Is the UK’s HPV vaccination programme unethical and/or unlawful?
A colleague recently emailed me. Her daughter, just turned
12, had come back from school bearing an information leaflet about HPV vaccination
with the Glaxo Cervarix vaccine, and a consent form for the parent to sign.
The consent form nodded inelegantly to Gillick, asserting that ‘[t]he decision to consent or refuse is
legally [the girl’s], as long as she understands the issues in giving consent.’
There was no indication given, in the consent form or the accompanying
literature, as to whether and if so how that understanding would be tested. The
reality is that it won’t be tested at all.
If parental consent is refused, the parent is instructed to
identify the ‘Reason consent refused’, and is told to turn over the page ‘for
additional space to give us your reason for your decision.’
The request for a reason for refusal is perhaps a
well-meaning attempt to ensure that medically misguided reasons for refusal can
be addressed. If, for instance, a parent
refuses because she thinks that there is
a significant chance of anaphylactic shock, further discussion about the
magnitude of that risk relative to the chance of HPV-related disease is
warranted. Fair enough. But the request won’t be read that way by parents. They
will think that there is a legal obligation to provide a reason, and since the
explanatory leaflet suggests strongly that there is every reason to have the
vaccine, and none not to, the effect will be to force reluctant parents to sign
up because they can’t articulate a reason for not signing.
The case for some sort of HPV vaccination is overwhelming. But
the strength of that case should not allow the normal safeguards for ensuring
appropriate consent to be ignored.
The NHS has decided that it will pay only for Cervarix. But
Cervarix is not the only vaccine. Many other countries have opted instead for
Gardasil, produced by Sanofi-Pasteur and Merck. This is not the place to argue
the relative merits of Cervarix and Gardasil. It is enough to say that there is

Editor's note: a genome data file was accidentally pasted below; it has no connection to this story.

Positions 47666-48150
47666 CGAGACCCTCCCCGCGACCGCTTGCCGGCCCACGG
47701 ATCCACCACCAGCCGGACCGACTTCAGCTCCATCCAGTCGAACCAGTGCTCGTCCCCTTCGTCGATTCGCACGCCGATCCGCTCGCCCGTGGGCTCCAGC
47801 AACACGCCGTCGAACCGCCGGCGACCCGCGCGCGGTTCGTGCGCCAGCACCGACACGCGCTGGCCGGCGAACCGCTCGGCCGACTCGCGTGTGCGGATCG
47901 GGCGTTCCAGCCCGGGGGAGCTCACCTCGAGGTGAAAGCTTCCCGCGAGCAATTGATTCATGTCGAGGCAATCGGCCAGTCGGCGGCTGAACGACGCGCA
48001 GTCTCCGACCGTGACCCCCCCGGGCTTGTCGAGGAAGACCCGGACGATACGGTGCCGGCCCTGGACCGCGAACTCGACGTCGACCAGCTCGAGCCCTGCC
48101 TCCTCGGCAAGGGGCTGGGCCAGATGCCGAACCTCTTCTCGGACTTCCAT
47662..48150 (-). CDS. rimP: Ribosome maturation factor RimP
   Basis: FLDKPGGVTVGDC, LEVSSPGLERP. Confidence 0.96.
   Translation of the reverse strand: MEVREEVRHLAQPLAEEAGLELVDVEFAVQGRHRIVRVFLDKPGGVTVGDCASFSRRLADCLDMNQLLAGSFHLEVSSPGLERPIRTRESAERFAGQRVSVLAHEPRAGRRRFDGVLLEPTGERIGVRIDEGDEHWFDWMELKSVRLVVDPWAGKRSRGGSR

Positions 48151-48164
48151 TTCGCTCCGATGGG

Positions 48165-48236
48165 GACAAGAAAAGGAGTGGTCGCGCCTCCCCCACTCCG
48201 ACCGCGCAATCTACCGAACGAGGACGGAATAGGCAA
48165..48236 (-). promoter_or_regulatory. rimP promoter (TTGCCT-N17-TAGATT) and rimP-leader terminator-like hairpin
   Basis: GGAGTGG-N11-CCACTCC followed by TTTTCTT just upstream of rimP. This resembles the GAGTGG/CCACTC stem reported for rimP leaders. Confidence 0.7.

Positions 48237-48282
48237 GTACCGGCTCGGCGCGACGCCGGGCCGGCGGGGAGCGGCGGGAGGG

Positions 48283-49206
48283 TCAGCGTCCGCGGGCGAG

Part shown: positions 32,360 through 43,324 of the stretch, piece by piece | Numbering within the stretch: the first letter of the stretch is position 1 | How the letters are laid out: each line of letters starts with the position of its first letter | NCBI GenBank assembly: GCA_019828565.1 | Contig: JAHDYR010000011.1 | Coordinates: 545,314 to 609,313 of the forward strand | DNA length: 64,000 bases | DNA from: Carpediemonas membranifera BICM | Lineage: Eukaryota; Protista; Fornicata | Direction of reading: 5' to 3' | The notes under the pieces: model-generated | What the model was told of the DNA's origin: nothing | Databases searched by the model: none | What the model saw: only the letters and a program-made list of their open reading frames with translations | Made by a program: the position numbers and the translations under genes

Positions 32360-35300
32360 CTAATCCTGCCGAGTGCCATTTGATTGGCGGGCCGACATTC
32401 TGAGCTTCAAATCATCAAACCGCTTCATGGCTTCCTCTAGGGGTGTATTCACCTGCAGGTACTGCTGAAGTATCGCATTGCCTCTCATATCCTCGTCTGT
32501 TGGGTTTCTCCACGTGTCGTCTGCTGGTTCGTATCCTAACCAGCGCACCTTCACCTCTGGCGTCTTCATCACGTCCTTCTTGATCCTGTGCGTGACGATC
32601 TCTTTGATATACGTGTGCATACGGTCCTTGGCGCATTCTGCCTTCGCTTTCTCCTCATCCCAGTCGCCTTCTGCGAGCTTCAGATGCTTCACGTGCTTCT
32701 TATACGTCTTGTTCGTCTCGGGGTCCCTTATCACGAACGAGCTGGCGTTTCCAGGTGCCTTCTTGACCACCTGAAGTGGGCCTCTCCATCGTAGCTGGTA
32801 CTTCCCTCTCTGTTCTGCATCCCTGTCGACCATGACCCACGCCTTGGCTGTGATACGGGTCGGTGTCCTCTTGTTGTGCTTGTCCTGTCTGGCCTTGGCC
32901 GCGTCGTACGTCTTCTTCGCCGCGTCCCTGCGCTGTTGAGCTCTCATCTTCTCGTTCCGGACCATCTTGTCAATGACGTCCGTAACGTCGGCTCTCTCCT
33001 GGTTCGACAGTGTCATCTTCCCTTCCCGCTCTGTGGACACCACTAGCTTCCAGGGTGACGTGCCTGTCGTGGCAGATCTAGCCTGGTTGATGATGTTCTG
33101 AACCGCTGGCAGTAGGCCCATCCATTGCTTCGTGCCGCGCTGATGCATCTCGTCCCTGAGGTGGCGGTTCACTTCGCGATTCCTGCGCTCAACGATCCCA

a good case for saying that Gardasil is a better vaccine that Cervarix. (See,
for instance, here and here). The
UK seems to have opted for Cervarix because
it is cheap. Shouldn’t any proper process of pre-vaccination counselling for
Cervarix include a mention of its main competitor? Parents or girls themselves,
having the full facts, might opt to pay themselves for Gardasil. There is no
mention in the explanatory leaflet of any alternative to Cervarix. The clear
impression is that if you want to avoid cervical cancer you will have Cervarix.
Is there any justification for failure to tell girls and
their parents about alternatives? Can it be argued, for instance, that full
information might cause confusion, and that confusion might result in some
girls failing to consent to any vaccination at all? Surely that’s a hard
argument to run? Or might it be said that to give information about Gardasil
could create a two-tier population, since all the rich girls will get Gardasil,
while all the poor girls get Cervarix? That might be true, but is it a
sufficient reason for the NHS to ignore the basic principles of the law of
consent? Is it a sufficient reason to deny the rich girls the better protection
that Gardasil might give? Let’s suppose for the sake of argument that Gardasil
is indeed better. Is the egalitarian reasoning justifying the withholding of
relevant information so important that it is worth letting some people get
Modern European legal debates about consent tend to be
framed in the language of Article 8 of the European Convention on Human Rights.
Article 8(1) is undoubtedly engaged in
the process of consenting girls for HPV vaccination. The Article 8(1) right,
though, is not absolute. Article 8(2) provides that ‘There shall be no interference by a public
authority with the exercise of [the Article 8(1) right] except such as is in
accordance with the law and is necessary in a democratic society in the
interests of national security, public safety or the economic well-being of the
country, for the prevention of disorder or crime, for the protection of health
or morals, or for the protection of the rights and freedoms of others.’
It is hard to see how any conceivable justification for
failing to give information could be squeezed within the ambit of Article 8(2).
An imaginative barrister might say that the egalitarian justification was
really the ‘protection of morals’, but he would expect a hard time from most
judges. Might ‘the prevention of disorder’ help? Hardly: there’s no real danger
that the rich, Gardasil vaccinated girls are going to be beaten up outside the
school gates by their envious Cervarix-vaccinated peers. The only ‘rights and
freedoms’ compromised are the right to
be properly informed and the freedom to act on the information received. In the absence of evidence that proper
pre-vaccination counselling would reduce the take-up of vaccination, it is
arguable that the present regime is unlawful.